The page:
Where the Crawdads Sing, Delia Owens, author, Cassandra Campbell, narrator
The book takes place in North Carolina, and it covers the life of Katherine Danielle Clark, born on October 10, 1945, from her childhood to her death. The story is told tenderly, over more than five decades, through the memories of Kya, as she is called, and it is read expertly by the narrator, who interprets the different characters with perfect pitch.
The book begins in 1969, with a mystery. A body is discovered in the swamp. It is the body of the local hero, the upper class, Chase Andrews. Was his death an accident or was it murder? An investigation is begun. The novel then goes to 1952, and continues to switch back and forth from the past to the present as Kya grows up and tells her story, until she and the murder exist in the same place and time, in 1969, the year the body is found.
So we meet Kya, almost 7, in 1952 as she watches her mom walk down the road, never to return. Soon after, most of her siblings are driven away also, by their father’s brutality; he is a violent drunk. One sibling, Jody, was the last to leave her, and she always remembered him and the advice he had often given. When her father left, too, and never returned, seven year old Kya was completely on her own. She did not let anyone know that her family was gone because she was afraid of going into foster care. With the limited knowledge she had gleaned from watching her mother, she taught herself to cook. She took her father’s boat and shopped in town by bartering with Jumpin’, the man who ran the store where they had bought supplies. She brought him things, like mussels and smoked fish, and he gave her grits and gasoline in exchange. His wife Mabel taught her how to garden and she grew her own vegetables. Jumpin’ became like a parent, always watching out for her well being, warning her of danger. Jumpin’ lived in Colored Town with Mabel who took it upon herself to gather hand-me-downs for Kya, from their community. The people were happy to give her the things they no longer needed, unlike the whites in town who shunned her.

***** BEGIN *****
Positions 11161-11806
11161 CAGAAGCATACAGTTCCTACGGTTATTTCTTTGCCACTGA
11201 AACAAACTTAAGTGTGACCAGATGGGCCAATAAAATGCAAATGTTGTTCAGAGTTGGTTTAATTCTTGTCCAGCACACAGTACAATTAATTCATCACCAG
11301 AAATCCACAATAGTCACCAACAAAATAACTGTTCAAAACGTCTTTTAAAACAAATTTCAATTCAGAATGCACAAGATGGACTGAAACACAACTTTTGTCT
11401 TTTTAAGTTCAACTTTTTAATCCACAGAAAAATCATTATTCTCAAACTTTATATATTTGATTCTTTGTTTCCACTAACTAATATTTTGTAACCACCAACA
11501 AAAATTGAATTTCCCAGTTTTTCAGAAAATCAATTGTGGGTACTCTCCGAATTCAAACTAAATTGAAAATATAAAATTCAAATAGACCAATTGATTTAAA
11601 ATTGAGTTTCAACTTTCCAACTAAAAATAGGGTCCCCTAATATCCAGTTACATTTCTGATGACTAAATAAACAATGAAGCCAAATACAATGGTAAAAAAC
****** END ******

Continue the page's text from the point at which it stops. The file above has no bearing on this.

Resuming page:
After the truant officer took her to school, one day, promising her a good hot meal, she vowed never to return because the children bullied her. So she never had an education. One day, while she was out in the boat, exploring, she got lost. An old friend of her brother’s, Tate, saw her all alone, and he guided her home. They became friends, although he was older than she. When he discovered she was illiterate, he taught her to read and do simple arithmetic. Her world opened up. He brought her books and encouraged her to study them. She soon educated herself. She loved the natural sciences and read every book she could get her hands on. Soon she was cataloguing the things she discovered in nature, using her own artistic and writing skills. She grew to trust and love Tate, but when he too was gone, she lost her faith in people.
As time went by, she developed into a young woman and she caught the eye of Chase Andrews, a local boy who was handsome and rich. At first, because she had been abandoned by everyone else, she avoided him, but he made promises to her, even though he knew he couldn’t keep them, because their worlds were too different. She was naïve, and soon, she was persuaded to trust him. When he betrayed her too, she withdrew into her own world even further. She was a simple soul who only wanted to love and be loved, but she kept failing to achieve that.
Kya’s life story is heartbreaking and breathtaking all at once. She spent her life running and hiding, protecting herself from the outside world. They did not understand her or want her in their midst and she feared them. The marsh became her mother, her world, when she had no place else to turn and felt completely alone and lonely. Through her scientific studies, she learned about the dominance of hierarchies in the natural world and she translated it into her knowledge of man. She observed behavior and the need that dominance inspired, and she witnessed inequality in the natural world and actually experienced it in her own.
The novel has something for everyone. It is very intense as injustice, arrogance, class warfare and racism raise their heads. It is a love story, a mystery filled with intrigue, and a legal drama with nail-biting court scenes. Each of the themes in the book is handled perfectly and culminates in satisfying conclusions. Toward the end, the tension builds on every page as Kya, accused of murdering her former boyfriend, awaits the verdict. The ending has unexpected twists and turns. While at times the story line stretches credulity, as we watch Kya come of age, it also begins to seem quite possible that someone so bright could accomplish all she did. We want to believe in her.
The Heart’s Invisible Furies, John Boyne, author; Stephen Hogan, narrator
I was so looking forward to reading this book because I admire the author’s work. After reading the first few chapters, I raved about it and recommended it. The narrator was great, interpreting situations and voices well.